Easy Exercises to Keep Seniors Fit

Aches and pains are sneaky reminders of how old we are, and how much we put our bodies through over the course of our lives. They sneak up on us when we wake up and get out of bed each morning, and can attack as we sink into a chair or reach for something on a high shelf. For many, they simply persist throughout the day and we learn to live with them.

While these aches and pains may have many possible origins, one possible way to lessen them is with regular movement and exercise. Other benefits of exercise include the strengthening of already shortening muscles and weakening bones, weight management, and the release of endorphins that keep our moods stable and positive.

Whatever your reason for incorporating exercise into your life, some considerations should be made when doing so. Here, we’ll talk about four different types of exercise to consider adding to your daily routine, as well as notes on their benefits and tips on how to do so safely.

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Endurance/Aerobic (3x/week)

Endurance, or aerobic, exercises are designed to raise the heart rate for a sustained period of time. The benefits of this include a heightened calorie burn, increased metabolism and, if sustained over time in combination with other healthy lifestyle factors, the potential for weight loss.

Activities like brisk walking, jogging, swimming, and biking are all classified as endurance/aerobic exercises. Even activities like yoga or square or ballroom dancing can qualify if done for long enough. While these activities might leave you sore or winded when you first take them up, especially if you’re not accustomed to being active, you’ll notice they get easier over time when done consistently. So stick with them; you’ll feel the results as you go.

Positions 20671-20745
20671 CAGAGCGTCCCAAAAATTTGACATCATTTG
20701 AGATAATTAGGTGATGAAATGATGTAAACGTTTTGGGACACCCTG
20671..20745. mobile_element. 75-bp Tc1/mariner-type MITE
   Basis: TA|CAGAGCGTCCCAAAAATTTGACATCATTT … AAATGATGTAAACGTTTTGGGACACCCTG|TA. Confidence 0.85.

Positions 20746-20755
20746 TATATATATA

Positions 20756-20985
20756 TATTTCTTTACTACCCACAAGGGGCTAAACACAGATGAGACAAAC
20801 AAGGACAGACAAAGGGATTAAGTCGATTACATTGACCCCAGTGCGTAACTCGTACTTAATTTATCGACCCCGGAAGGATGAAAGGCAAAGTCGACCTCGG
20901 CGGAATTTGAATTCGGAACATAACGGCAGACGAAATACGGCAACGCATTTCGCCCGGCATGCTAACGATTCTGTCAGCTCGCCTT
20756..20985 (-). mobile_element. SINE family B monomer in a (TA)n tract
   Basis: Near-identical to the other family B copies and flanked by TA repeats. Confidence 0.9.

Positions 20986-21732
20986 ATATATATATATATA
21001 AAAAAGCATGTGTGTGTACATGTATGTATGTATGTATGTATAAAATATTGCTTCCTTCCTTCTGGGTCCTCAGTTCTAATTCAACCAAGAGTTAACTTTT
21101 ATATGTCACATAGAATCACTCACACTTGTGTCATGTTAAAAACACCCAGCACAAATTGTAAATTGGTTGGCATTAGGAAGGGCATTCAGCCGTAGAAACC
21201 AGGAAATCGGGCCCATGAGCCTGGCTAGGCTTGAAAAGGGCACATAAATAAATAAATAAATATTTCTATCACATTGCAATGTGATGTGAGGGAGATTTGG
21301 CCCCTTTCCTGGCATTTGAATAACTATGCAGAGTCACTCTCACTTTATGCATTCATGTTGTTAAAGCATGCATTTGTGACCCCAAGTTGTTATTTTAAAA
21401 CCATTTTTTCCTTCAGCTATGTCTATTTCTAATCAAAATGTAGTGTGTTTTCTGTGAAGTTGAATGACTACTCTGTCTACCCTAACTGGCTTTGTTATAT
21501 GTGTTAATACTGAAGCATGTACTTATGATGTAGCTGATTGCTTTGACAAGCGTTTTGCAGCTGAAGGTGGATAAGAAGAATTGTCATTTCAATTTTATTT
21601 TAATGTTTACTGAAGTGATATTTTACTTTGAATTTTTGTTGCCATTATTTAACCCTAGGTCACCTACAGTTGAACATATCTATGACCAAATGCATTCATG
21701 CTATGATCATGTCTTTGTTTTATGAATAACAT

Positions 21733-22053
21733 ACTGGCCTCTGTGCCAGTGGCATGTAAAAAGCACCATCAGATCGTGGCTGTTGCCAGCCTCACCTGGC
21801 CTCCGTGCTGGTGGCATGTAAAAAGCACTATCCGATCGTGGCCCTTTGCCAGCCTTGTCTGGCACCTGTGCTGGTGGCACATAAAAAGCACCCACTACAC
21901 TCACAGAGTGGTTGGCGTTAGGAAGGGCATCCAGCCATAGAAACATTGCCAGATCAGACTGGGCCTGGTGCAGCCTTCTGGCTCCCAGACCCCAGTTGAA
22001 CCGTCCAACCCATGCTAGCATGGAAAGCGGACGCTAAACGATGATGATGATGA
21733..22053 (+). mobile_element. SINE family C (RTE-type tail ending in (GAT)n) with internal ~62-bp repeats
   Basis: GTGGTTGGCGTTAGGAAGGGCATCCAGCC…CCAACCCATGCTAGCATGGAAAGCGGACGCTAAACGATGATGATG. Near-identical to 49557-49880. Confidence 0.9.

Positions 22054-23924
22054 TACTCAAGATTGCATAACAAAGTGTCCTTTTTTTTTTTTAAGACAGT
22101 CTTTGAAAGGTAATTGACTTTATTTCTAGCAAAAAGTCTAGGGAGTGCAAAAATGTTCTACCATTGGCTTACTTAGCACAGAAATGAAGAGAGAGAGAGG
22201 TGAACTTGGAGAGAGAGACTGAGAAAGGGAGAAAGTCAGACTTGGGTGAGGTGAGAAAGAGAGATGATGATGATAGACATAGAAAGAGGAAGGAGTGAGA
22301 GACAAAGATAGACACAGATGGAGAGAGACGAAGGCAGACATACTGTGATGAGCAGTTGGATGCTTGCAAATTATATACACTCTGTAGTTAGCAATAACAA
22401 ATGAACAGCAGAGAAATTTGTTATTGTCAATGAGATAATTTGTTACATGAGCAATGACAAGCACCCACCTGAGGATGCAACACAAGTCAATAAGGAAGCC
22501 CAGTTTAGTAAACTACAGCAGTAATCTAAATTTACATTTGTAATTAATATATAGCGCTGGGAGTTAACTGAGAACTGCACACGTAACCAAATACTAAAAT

Strength (1-2x/week)

Age-related bone and muscle mass loss is something that must be contended with as we grow older. However, exercises designed to cultivate strength can slow this process. Most who are starting out with strength training worry that they’ll hurt themselves using weights; many exercises can be done under the body’s own power, with occasional aid from items you have around the house.

Peak Fitness by Mercola has a wonderful comprehensive set of videos demonstrating safe and low-impact strength exercises that can be done at home with the help of an aide if needed.

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Balance (2-3x/week)

As many of us know, the probability of slip and fall incidents rises with age. For this reason, balance exercises are essential. However, incorporating balance exercises into your day can both reduce the incidence of falls themselves and minimize injury when they do happen.

One easy exercise to safely improve your balance comes from Healthline:

  1. Stand directly behind a sturdy chair, such as a dining room chair that won’t tip easily.
  2. Rest one hand on the back of the chair, and place the other hand on your hip.
  3. Lift your right leg, bending the knee slightly. Hold for a count of 10.
  4. Relax, and do nine more repetitions.
  5. Switch legs and repeat.

As your balance improves, do the same move without resting your hand on the back of the chair.

Flexibility (2-3x/week)

Loss of a range of motion in joints can be painful, frustrating, and create limitations for what we’re able to do each day. However, by ensuring that flexibility exercises are a part of the daily routine, these effects can be lessened, leading to better motion, for longer.

Your stretching regimen can and should include two types of stretching: static, designed to be held for 10-30 seconds with the goal of lengthening muscle and the surrounding tissue; and dynamic, those involving motion with the goal of increasing and maintaining a range of muscle in a joint. ElderGym has an excellent overview of how to do these stretches safely and fruitfully.

It’s never too late to take care of yourself and your body through physical exercise. Even with some physical limitations, you can likely reap the benefits of at least one type of activity listed here. In addition to the more explicit physical benefits, remember that regular exercise provides hormonal, neurological, and emotional benefits that can be welcome amidst the many life changes that come with older age. With all these upsides to report, we hope you’ll rush to make these exercises a part of your wellness regimen.

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